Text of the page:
Attorney General Franklin Williams rebuked Roberts, saying he did not wish to be part of “a play that was unfolding”.

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The 30-year-old former tycoon was arrested last Monday in his luxury apartment in Nassau at the request of the US government. He was then transferred to the only prison in the country, Fox Hill, notorious for its poor and unsanitary conditions.

According to a prison official with whom he was in direct contact, Bankman-Fried has since spent his days Watch movies And read the news, mostly about the same.

During this time, the disgraced former CEO was hoping his lawyers could secure him bail even later at first. to reject last week by a judge on the grounds that Bankman-Fried was a flight risk because of his access to “significant resources”. His lawyers then filed a new application for bail with the Bahamas Supreme Court, which granted a hearing on January 17.

By Friday, he was considering dropping his extradition fight so he could be brought to the United States to face charges, The Washington Post reported.

It was Bankman Fried Accused in US Federal Court a day after his arrest for his involvement in a scheme to defraud FTX clients by diverting their crypto assets to pay off debts and expenses incurred by his hedge fund, Alameda Research. He was also accused of using clients’ money to invest in other companies and make political donations. Now it appears that a lot of money is missing.

“This is one of the largest financial frauds in American history,” US Attorney General Damian Williams said last week in New York. He added that the alleged fraud destroyed “billions of dollars in client value overnight”.

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Until recently, FTX was one of the largest cryptocurrency exchanges in the world, with a valuation of $32 billion. The company has created a legitimate veneer, won investment from respected venture capital firms, paid to have its logo on Major League Baseball referee uniforms, and spent lavishly on Super Bowl ads.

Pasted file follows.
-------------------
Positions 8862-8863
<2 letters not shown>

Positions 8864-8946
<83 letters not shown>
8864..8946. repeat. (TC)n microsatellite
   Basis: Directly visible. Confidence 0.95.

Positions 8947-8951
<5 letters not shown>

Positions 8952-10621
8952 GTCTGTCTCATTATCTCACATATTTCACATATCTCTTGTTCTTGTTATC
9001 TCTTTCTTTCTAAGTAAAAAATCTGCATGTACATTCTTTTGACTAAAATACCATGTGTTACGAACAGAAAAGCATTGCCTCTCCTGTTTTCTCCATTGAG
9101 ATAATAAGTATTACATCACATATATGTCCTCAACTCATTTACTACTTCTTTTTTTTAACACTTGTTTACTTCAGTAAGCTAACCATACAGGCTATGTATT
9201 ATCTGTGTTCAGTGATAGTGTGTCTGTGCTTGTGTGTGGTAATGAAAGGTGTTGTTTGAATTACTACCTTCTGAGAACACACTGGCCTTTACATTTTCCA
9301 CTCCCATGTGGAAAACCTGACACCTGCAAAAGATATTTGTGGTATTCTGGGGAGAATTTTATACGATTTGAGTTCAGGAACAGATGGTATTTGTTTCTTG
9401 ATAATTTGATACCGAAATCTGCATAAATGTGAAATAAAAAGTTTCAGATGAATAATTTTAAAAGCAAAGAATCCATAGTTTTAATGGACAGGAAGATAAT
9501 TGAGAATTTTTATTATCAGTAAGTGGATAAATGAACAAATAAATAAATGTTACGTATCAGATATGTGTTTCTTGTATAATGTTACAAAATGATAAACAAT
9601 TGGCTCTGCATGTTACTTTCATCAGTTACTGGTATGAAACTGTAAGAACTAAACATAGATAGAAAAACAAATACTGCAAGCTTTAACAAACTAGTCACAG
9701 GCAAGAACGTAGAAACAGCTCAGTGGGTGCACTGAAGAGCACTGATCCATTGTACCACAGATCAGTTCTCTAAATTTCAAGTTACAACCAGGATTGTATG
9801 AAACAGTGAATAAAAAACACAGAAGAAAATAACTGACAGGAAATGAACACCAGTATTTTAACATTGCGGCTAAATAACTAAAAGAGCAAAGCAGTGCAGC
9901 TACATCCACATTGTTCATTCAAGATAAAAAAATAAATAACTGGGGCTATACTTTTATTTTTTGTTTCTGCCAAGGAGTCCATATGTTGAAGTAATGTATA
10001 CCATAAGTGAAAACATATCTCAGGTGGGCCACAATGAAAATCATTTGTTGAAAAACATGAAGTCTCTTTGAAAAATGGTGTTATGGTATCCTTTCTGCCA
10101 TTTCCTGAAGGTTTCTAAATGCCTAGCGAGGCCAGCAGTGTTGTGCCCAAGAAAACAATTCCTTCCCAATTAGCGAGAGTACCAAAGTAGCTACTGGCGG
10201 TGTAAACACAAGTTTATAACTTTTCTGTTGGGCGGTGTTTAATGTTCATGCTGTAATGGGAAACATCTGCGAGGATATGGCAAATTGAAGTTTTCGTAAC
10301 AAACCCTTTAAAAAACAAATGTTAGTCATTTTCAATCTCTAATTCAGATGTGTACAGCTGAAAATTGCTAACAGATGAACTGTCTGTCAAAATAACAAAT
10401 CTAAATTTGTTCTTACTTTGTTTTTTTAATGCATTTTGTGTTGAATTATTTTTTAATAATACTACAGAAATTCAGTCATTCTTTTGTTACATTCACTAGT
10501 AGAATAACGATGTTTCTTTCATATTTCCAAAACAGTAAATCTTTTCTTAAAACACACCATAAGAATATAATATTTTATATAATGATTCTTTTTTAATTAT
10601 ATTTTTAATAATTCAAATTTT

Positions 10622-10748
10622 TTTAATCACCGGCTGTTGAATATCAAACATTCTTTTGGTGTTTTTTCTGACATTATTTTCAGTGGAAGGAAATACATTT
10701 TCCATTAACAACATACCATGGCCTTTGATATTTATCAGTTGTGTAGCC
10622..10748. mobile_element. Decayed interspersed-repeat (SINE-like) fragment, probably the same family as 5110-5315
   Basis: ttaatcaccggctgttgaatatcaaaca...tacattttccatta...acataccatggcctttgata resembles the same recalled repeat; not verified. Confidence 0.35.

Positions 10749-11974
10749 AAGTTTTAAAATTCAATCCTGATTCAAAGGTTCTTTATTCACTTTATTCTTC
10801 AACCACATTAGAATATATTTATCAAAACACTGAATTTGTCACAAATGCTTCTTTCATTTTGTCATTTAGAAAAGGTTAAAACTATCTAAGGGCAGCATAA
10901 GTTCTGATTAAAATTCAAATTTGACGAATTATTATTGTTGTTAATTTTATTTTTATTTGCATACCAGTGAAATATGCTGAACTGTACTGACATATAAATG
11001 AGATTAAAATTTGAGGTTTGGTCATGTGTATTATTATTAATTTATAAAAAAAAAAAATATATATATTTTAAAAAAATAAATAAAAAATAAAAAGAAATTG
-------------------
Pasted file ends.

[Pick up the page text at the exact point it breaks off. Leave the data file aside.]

Bankman-Fried has also donated tens of millions of dollars to politicians, to become the second largest Democratic donor in the 2022 midterm elections and build a reputation for himself in Washington.

But now, the stunning downfall of the company and its founder has deepened the sense that the cryptocurrency bubble has Explosion, Eliminate billions of dollars in investments made by ordinary people, pension funds, venture capitalists and traditional corporations.

In addition to the criminal charges, Bankman-Fried also faces civil lawsuits from the Securities and Exchange Commission and the CFTC.

Despite the complex nature of the circumstances surrounding FTX’s collapse, the cause “wasn’t complicated at all,” John J. Ray III, FTX’s new CEO, told lawmakers this week. “This is just plain old embezzlement,” said the corporate liquidation expert in testimony before the House Financial Services Committee.

Gerrit De Vinck in San Francisco and Julian Mark in Washington contributed to this report.